BMW X5 L Is A Really Long SUV In China For $95.000

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The new BMW X5 L launched on the Chinese car market. The BMW X5 L is a long-wheelbase variant of the BMW X5 SUV. It is made in China by the Brilliance-BMW joint venture. The L will only be sold in China, there are no plans yet for export to elsewhere in the world.

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China still needs ever bigger SUVs, and car makers respond. The X5 L is gigantic: 5060/2004/1779, with a 3105 millimeter wheelbase, which is 13 millimeters more wheelbase than the standard BMW X5. For comparison, the BMW X7 measures 5151/2000/1805, with an identical 3105 wheelbase. The BMW X5 L will compete with other big SUVs like the China-only Audi Q6 and Hongqi LS7.

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The L is based on the current (G05) BMW X5, which has been around since 2018. The internal code name of the BMW X5L is G18. It is the first time that the BMW X5 is made in China and it is the first SUV in this segment with an extended wheelbase.

BMW sells the X5 L in two versions: xDrive 30Li M Sports and xDrive 40Li M Sports. Each version can be had in base trim and in Exclusive trim. Interestingly, they all got the M Sports package, so you can’t get a non-sporty version of the L. The pretty black car on the photos is an xDrive 30Li M Sport.

Compared to the standard-wheelbase versions, the L is dressed up considerably. It comes with more shiny bits, like in the front bumper, on the front fender, and around the exhaust pipes. The interior too gets a bit of a makeover:

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BMW has added more metal trim pieces, which are a sign of expensiveness in China. Furthermore, BMW has fitted a larger wireless charging pad for large-size mobile phones, an improved voice-control system, improved ambient lighting, Harman Kardon audio, and extra comfortable seats. The infotainment system has several popular Chinese apps pre-installed, including Baidu CarLife, QQ Music, Tencent WeChat, Tmall Genie, and Ximalaya. It has a ‘smart personal assistant’ that can distinguish whether it is the driver or the passenger speaking, and will respond with accordingly, with different imagery on the screen and even a different tone of voice.

The xDrive 30Li M Sports is powered by a turbocharged 2.0 four-cylinder petrol engine, good for an output of 245 hp and 400 Nm. The engine is mated to an 8-speed automatic, sending horses to all wheels. BMW claims a top speed of only 215 km/h, a 0-100 in 7.3 seconds, and a WLTC fuel consumption of 8.9 liters per 100 kilometers.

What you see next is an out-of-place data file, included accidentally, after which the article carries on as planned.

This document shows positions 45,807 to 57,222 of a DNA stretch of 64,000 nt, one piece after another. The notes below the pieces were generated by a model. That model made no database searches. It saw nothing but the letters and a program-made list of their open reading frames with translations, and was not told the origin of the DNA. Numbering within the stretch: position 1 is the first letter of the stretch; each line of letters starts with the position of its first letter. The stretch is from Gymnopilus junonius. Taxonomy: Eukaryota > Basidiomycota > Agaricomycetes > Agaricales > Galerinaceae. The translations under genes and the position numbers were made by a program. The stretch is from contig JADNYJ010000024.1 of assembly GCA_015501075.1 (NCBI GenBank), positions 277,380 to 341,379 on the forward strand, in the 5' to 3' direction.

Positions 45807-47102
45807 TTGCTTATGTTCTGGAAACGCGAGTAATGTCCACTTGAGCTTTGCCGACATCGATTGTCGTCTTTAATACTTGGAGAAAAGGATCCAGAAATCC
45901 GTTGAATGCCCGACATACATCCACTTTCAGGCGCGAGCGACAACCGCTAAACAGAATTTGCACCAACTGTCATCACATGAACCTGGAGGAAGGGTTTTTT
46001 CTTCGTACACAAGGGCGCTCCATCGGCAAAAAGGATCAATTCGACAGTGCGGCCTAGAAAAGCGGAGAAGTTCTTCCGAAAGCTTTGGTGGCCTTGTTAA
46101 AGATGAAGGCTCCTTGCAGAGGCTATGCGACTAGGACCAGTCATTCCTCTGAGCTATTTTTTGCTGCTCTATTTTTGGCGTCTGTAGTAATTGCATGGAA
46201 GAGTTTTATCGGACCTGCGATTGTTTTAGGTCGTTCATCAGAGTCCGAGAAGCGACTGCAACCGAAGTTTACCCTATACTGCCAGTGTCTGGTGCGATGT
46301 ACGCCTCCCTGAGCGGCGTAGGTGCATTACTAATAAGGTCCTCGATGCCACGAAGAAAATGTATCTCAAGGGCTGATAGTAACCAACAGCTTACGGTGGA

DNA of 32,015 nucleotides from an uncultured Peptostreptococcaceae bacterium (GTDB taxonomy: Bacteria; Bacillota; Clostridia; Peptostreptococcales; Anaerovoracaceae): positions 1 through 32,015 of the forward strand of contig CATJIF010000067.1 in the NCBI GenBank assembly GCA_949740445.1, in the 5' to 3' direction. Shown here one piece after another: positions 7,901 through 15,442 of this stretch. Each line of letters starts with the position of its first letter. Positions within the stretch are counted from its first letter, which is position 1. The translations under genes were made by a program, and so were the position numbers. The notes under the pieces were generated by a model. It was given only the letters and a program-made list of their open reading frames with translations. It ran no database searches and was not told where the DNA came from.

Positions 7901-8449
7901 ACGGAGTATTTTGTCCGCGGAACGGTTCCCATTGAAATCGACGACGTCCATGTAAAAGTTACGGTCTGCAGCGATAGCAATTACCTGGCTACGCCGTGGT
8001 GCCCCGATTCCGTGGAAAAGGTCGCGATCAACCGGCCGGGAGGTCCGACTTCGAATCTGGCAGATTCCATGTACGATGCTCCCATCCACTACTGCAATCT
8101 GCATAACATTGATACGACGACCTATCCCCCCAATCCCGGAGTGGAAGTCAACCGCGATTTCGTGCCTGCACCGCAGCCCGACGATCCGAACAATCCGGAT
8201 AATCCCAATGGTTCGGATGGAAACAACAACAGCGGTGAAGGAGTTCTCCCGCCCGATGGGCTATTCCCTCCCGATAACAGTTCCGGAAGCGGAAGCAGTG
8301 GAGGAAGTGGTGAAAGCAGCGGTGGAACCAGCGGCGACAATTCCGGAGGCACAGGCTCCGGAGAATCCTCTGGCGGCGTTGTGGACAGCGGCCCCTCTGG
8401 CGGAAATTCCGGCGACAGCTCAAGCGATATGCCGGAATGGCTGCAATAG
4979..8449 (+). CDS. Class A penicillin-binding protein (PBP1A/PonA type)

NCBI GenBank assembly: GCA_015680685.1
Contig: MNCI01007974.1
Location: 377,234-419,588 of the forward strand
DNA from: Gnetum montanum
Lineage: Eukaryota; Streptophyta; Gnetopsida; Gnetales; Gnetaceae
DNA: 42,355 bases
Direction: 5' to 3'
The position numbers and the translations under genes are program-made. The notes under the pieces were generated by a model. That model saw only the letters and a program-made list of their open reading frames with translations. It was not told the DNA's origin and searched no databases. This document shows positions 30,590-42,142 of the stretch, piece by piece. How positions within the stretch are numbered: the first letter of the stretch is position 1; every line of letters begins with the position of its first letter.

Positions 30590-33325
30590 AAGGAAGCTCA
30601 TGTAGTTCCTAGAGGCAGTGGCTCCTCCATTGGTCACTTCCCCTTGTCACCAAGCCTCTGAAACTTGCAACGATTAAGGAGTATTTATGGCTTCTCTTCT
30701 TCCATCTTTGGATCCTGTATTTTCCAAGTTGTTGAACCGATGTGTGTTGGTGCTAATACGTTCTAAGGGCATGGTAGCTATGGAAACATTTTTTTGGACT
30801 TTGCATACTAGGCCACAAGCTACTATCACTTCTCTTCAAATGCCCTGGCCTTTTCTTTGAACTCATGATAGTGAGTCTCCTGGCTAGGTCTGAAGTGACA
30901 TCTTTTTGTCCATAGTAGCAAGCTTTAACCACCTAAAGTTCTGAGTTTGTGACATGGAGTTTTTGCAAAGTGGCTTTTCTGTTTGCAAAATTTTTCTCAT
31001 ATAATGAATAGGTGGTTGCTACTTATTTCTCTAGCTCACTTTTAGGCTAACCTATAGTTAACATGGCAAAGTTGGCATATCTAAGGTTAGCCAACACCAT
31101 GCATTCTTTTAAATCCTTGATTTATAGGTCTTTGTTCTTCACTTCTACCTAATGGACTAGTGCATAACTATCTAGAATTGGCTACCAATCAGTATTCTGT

The xDrive 40Li M Sports has a turbocharged 3.0 liter six-in-line under the bonnet, mated to a 48V mild hybrid system. Gearbox is the same 8-speed automatic. The engine puts out 333 hp and 450 Nm. Top speed is a decent 238 km/h, 0-100 takes 6 seconds, and fuel consumption goes up to a steep 9.3 liters per 100 kilometers.

Prices are steep as well, ranging from 605.000 yuan for the base 30Li to 775.000 yuan for the 40Li Exclusive (95.000 – 121.700 USD).

The 13 centimeter extra wheelbase translates into a huge space in the rear cabin. The rear doors are significantly larger that on the standard-wheelbase model, so getting in and out is easier. The rear seat backrest tilt angle is 31 degrees, so passengers can basically sleep there. It has four-zone automatic air-conditioning with the main outlets for the rear compartment located in the B-pillar.

That’s more space than in many extended limousines…

The extension is clearly visible when you look at the roof line. It looks a little bit out of proportion, mainly caused by the rear end, which seems short in comparison to the front and middle sections.

Badge on the left: 华晨宝马, Huachen Baoma, Brilliance BMW.

The Brilliance-BMW X5 L is an impressive luxury SUV, and in a way the first of its kind. It seems that competitors like Mercedes-Benz and Volvo will have to respond. Audi has the new Q6 in China, but might want to add a locally-made version of the Q7 as well. There is a clear demand on the Chinese market for this sort of vehicles, so seen in that way the X5 L is a smart addition to the BMW lineup in China. However, in a time when ever more Chinese car makers are launching very capable full-electric luxury SUVs one could wonder if the X5 L isn’t a bit too old-school for 2022.

Further reading: Autohome.

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